Less than a month after the new Suzuki Alto and Nissan Pixo twins were unveiled at the 2008 Paris motor show, CAR Online has been to Delhi to drive the Suzuki version. Why Delhi? This is where they’ll be built. Suzuki’s Indian subsidiary Maruti is easily the country’s biggest car maker, building more than 750,000 cars here each year and targeting a million by 2010.
Almost all are currently for India’s booming domestic market, but successfully exporting this car to Europe is a big part of the growth plan. The big question is whether the quality of the new Suzuki Alto is up to European expectations.
Why shouldn’t the Suzuki Alto be up to scratch? Aren’t you just being snobbish about Indian cars?
Absolutely not: the Maruti bosses themselves say they fully expect to have to earn the trust of European buyers, in exactly the same way as the Japanese and Korean car makers did when they first started exporting.
Unlike some of the Chinese makers, who offer hilarious, appalling-quality clones of Western cars in some European markets, the Alto is a properly designed and engineered city car with some impressive stats.
They’ve done it once before, selling the Indian-made, last-generation Alto in Europe, but in very small numbers. And this car will be sold alongside Suzukis and Nissans built in Japan and Europe; there should be no perceptible difference in quality.
Click 'Next' below to read more of our Suzuki Alto first drive
So is there a perceptible difference in quality?
Yes, but not because it’s made in India. The Alto has been built to meet tough targets on weight and price, so although the build quality is good, with a decent standard of panel fit and finish in the cabin, some of the plastics used are cheap, hard and shiny. By the standards of the cars it’s aimed at, like the Hyundai i10, it’s acceptable if not class-leading.
It’s clear where money has been saved; there are pop-out rear windows, rather than winders, and the doors feel flimsy. And although it’s very compact at just 3565mm, it’s no packaging masterpiece. You’ll get four grown adults in, but rear head and legroom are cramped and the boot is tiny at just 129 litres; the i10 manages to hold 100 more. Everyone gets a big cupholder though, and the instruments and controls are clear and logically laid out.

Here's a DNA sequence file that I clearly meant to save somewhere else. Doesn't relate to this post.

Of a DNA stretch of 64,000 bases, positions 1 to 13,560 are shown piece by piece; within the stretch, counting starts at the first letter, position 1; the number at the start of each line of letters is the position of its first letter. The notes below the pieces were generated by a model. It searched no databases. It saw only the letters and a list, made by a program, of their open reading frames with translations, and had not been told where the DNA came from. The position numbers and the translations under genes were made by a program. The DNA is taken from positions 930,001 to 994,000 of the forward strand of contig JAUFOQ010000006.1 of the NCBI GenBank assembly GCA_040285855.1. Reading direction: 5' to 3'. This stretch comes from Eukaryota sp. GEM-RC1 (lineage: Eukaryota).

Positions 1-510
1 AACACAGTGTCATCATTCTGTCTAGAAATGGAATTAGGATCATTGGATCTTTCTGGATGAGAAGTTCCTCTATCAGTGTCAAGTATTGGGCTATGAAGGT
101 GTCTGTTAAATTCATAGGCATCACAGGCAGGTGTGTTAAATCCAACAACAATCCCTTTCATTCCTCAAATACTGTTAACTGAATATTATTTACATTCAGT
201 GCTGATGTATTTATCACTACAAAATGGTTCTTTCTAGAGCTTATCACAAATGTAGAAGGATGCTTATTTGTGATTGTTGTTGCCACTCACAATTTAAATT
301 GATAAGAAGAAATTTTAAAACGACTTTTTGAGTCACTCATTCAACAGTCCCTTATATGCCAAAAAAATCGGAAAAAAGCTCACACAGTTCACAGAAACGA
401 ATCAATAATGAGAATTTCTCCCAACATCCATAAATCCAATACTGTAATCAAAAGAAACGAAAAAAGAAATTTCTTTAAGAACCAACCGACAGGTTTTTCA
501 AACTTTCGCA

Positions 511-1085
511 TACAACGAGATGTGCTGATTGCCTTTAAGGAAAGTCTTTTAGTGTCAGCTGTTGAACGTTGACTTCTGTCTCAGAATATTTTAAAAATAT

How does the new Suzuki Alto drive?
Sadly, it’s not a patch on the excellent Swift, but it’s aimed at young, often new drivers in urban areas for whom limit handling isn’t much of an issue. We suspect the elderly will like it too. The engaging three-pot petrol pulls harder than its 14-second 60mph time and 96mph top end suggest; there’s enough oomph for urban driving, even with three big blokes aboard.
There isn’t much pleasure in the spongy pedals, lumpy gearchange or elastic steering and there’s lots of lean through bends, but the ride is reasonably fluid and that’s likely to be of more concern to the target market.
And what about those figures?
How does 62.7mpg and 103g/km grab you? It’s a pity Suzuki couldn’t have squeezed the Alto under 100g/km for free road tax in the UK after the first year, but it admits it’s had to work very hard to get it that low. And – hey – a gramme less than a Toyota Prius is still very impressive and class-competitive.
So why should you buy a Suzuki Alto? It looks fresher and cheekier than its rather corporate Nissan twin. It’s going to be very affordable to buy – almost certainly undercutting the five-door Aygo and siblings – and downright cheap to run.
And while it might not set your strides alight with its dynamics, you can feel smug for acquiring one of the first of the new wave of Indian-made cars. Because believe us, with the cost benefits of building here and the world economy the way it is, there are going to be a lot more coming.
Would you buy a Suzuki Alto over a Toyota Aygo? Click 'Add your comment' below and let us know